How Often should you Bathe Your Baby?
The short answer, every 2-3 days. Hang on a minute and we’ll discuss why.
As many mothers and caregivers will tell you, taking care of a newborn is not a one-size-fits-all. Each baby will pose different challenges and drive you to question your parenting abilities time and time and again! But even amidst this motherly self-doubt and confusion, a few things remain unchanged across the board. And how to bathe a baby is one of them. And while most people may brush it off as something anyone can do, it’s not always that easy.
Babies are fragile. These little angels should be handled with extra care. So then one wonders, how often should you bathe a baby, or even how should it be done in the first place? Good questions. And you’ve landed on the right page. In the next two-three minutes, you’ll learn how to bathe your little angel, how often you should do it, and why it’s not recommended to do it daily. Buckle up.
How to bath a newborn
Bathing a baby for the first time can be challenging, but you don’t have to overthink it. As with anything, you get better with time. Furthermore, it’s one of the most unforgettable memories you can make with your little one. Use this opportunity as an intimate moment to share with your little one and your significant other.
Before you begin bathing the baby, make sure you have all the necessary items within reach to have a smooth bathing time. These include:
- Dry clean towel
- Sponge or soft cloth for washing
- Fragrance-free gentle soap
- A bathtub
- Warm water
First things first, ensure that the water temperature is lukewarm. Please note that unlike you, a baby’s skin is more sensitive and therefore needs more care when bathing. Check the water temperature with your fingers first and make sure it’s temperature is the same as the body temperature, which is 37-38°C. And to be on the safe side, you can get a bath thermometer to monitor the temperatures.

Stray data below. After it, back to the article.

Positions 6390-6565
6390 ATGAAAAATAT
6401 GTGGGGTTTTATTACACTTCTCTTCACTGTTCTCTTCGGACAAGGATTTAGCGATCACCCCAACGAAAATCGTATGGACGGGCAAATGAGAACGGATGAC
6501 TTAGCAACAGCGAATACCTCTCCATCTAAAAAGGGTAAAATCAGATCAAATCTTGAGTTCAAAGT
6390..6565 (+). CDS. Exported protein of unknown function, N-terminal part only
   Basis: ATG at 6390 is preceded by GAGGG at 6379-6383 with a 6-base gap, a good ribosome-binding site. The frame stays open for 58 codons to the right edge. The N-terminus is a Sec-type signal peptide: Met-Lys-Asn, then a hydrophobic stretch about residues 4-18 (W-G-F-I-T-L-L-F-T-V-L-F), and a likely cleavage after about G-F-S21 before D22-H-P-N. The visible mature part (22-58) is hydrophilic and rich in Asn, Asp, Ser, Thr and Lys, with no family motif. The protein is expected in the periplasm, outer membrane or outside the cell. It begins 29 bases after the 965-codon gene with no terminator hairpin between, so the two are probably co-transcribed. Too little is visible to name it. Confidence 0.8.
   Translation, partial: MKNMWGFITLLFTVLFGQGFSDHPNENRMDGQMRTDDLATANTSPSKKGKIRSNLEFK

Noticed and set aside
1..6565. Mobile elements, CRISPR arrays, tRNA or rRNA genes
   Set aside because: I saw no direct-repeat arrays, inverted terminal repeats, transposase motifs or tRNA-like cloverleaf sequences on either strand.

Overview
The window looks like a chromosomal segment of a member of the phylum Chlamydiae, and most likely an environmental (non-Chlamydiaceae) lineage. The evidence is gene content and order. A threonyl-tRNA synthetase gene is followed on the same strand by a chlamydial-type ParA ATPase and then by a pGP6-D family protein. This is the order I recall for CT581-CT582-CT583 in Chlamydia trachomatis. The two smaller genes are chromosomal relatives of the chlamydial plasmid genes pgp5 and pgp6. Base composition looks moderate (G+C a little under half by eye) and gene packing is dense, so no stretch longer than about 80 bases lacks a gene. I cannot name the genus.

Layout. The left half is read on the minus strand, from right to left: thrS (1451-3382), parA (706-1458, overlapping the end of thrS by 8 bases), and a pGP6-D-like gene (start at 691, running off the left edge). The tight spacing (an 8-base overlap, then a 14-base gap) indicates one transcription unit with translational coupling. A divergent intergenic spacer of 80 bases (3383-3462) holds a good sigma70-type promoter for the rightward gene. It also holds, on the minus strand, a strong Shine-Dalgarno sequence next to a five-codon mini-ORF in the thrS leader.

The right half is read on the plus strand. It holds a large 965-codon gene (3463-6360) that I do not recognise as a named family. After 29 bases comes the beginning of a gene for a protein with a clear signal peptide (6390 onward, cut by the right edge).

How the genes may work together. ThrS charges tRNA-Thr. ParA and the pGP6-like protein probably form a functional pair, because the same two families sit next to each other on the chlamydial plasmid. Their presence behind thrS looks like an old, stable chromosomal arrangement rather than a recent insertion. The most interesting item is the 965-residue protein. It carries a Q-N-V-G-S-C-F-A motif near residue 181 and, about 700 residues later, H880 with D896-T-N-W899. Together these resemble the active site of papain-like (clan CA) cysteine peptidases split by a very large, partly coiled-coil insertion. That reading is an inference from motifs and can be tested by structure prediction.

How to Hold
If it’s a newborn, you don’t want to submerge them fully in the water. But depending on how you bathe your baby you have different techniques to make sure you hold them correctly.
When you use a baby bathtub gently slide your baby into the tub, feet first, holding her securely with one of your arms under your little one’s head (use your hand to grasp the underarm farthest away from you) and the other supporting the bottom.
If you choose to take a bath together you hold the baby and squat down with their head facing you. Slowly lower the head down and slant it downwards towards the bath while holding the baby with your lap with one hand on its back, neck, and head.
Bathing a baby as you hold them can prove challenging especially if you’ve had a long day. A baby bath sling is a good and safe option. It’s one of the easiest and safest ways of bathing a baby as all you have to do is place them in the sling and bathe them. When your little one is comfortable you can use a piece of cloth to wipe the face, back of the ears, nostrils, and head gently. Make sure that the piece of cloth is damp, not dripping wet.
Washing your little One
There are certain areas in a baby where the skin folds. These are:
- The neck
These areas are notorious for harboring bacteria, dead skin cells, milk spills, sweat, and virtually any dirt that a baby accrues over time. You want to make sure these areas are properly cleaned using warm water and a piece of cloth. Wipe them softly and gently ensuring there’s no residue left.
Babies spend most of their time playing with their hands and feet. So remember to wash these areas using a soapy piece of cloth. Remember to spread the fingers and toes wide while cleaning them to get down to those hidden areas.
Type of Soap
For a newborn’s first month, try not to use soap, and if you must, make sure it’s unmedicated, fragrance-free, and is a super-gentle soap. This is a precautionary measure as the newborn’s skin is easily irritated and may trigger allergic reactions.
Why Delay a Newborn's First Bath?
Research by the National Institute of Health has shown that delaying the baby's first bath by at least 24 hours may be more beneficial than instantly giving them a bath right after birth. “But they just came from the womb,” you may ask. The womb is the cleanest and germ-free place the baby could ever ask for. So a few more hours without a bath will do no harm. What you can do is wipe them dry. Now, delaying the baby’s first bath has a ton of benefits some of which include: